Clown show about to go off over booking system
This week we saw state and federal politicians dropping like flies, including Victorian Premier Daniel Andrews, who did his back in, and federal Health Minister Greg Hunt, who had a run in with cellulitis and ended up on an IV drip. It led to some unfortunate headlines such as the one that (warning: profanity) breakfast TV show Sunrise ran on Wednesday and also led Prime Minister Scott Morrison to take over as acting health minister, which is also turning out to be a bit unfortunate.
Mr Morrison may be able to sell some dodgy half-price plane fares as just the ticket to get the tourism industry back on its feet, but he was on much shakier ground today when he insisted to reporters that the government had not, in fact, promised that all Australians would be vaccinated by October.
It has become clear that we won’t, and Department of Health secretary Brendan Murphy admitted that in a Senate hearing yesterday, arguing that most first shots would hopefully be administered by then but the follow-up injections may drag into the new year. Mr Morrison then trying to pretend this was what the government had been saying all along, when it very obviously had not, was not an edifying sight.
Nor, we expect, will be his obfuscation when the tabloid media picks up on the fact that HealthEngine has been awarded a contract to provide the booking element of the national COVID information and booking system. The concept, development and constant re-announcement of this booking system has been a clown show since the start and it is very likely to get worse. While HealthEngine is eminently capable of putting something decent up in a technological sense, no one is going to forget that the company was fined $2.9 million just last August for some very dubious business practices, some involving sharing patient contact information with some rather dubious characters.
We are a bit surprised that the media has not yet gone to town on this, although it may have flown under the radar among all the other dramas of this week. The Guardian reported on it responsibly yesterday but the whole exercise has been shrouded in mystery. There was no public tender issued on AusTender for the system and therefore no information on exactly what is going to be put up, and nor is there any information on how much HealthEngine is going to be paid. The select tender was sent to a panel of booking solution vendors somewhere around February 5, and yet the government expects us to believe it was in the position to roll out Phase 1b of the vaccination program that month with the booking system all ready to go. Not a chance in hell.
From what we can gather, patients will be encouraged to check with their regular GP if they are running vaccination clinics. If they are, the patient can book through normal channels including using the practice’s appointment booking system. If the practice isn’t taking part, then they will be directed to Healthdirect, where they can find a practice nearby through the National Health Services Directory, and book through them using HealthEngine’s standalone solution. We imagine a similar process will be offered to pharmacies.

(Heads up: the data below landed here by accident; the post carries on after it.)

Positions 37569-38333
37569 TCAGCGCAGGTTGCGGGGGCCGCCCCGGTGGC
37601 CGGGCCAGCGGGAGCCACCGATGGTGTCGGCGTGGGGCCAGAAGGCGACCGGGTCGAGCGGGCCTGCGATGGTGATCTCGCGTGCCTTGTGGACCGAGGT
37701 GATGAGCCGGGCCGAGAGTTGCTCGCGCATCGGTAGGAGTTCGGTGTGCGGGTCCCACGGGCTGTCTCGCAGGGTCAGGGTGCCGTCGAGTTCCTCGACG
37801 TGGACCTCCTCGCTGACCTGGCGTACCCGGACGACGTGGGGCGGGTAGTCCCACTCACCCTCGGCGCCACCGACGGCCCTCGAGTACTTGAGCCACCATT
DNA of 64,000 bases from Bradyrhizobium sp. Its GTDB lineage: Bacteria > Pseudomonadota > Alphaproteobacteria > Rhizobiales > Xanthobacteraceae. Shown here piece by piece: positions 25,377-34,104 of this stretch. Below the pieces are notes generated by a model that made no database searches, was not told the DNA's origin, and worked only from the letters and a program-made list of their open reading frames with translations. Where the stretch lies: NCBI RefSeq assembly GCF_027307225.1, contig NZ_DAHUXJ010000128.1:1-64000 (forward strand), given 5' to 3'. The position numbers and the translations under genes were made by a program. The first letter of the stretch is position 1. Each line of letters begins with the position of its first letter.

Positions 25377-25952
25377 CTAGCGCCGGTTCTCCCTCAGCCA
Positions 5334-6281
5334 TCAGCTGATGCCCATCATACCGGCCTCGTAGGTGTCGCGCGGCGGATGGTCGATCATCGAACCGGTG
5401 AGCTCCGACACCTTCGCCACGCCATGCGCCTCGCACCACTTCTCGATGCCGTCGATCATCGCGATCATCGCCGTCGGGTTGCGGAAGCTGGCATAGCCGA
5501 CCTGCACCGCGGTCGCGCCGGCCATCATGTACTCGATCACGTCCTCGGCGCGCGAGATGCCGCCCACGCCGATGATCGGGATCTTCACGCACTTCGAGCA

It hopefully will all work out in the end but as we have argued in the past, it would have been far preferable if this had been sorted out last year so the whole drama could have been avoided. Now we await the clown show really going off.
Another drama that has been bubbling under the surface concerns the problems that prescribing software vendors have been experiencing with the move to active ingredient prescribing. Some of Pulse+IT’s sources have been hinting that there is some seriously dangerous stuff going on, including the wrong strengths and dosages being printed out on scripts, but the vendors tell us that it has more to do with the lists of exclusions from the new requirements, including drugs that are exempt and should only be prescribed by brand, and the list of drugs that doctors should consider prescribing by brand as well as active ingredient.
There seems to be universal acceptance that while active ingredient prescribing is the right way to go, it has been poorly publicised by the Department of Health. Vendors are telling us that the main questions they are being asked by prescribers running into problems are not about dosage or strength, but how to turn active ingredient prescribing off completely, unaware that it is now law. Like the booking system, this hasn’t all gone to plan.
That brings us to our poll question for the week:
Is choosing HealthEngine for the booking solution a good PR move?
Vote here and feel free to leave your comments below.
Last week, we asked: Is universal adoption of digital care management systems in aged care likely in the near future? There were plenty of respondents more confident than we are but the majority still said no: 58 per cent to 42 per cent.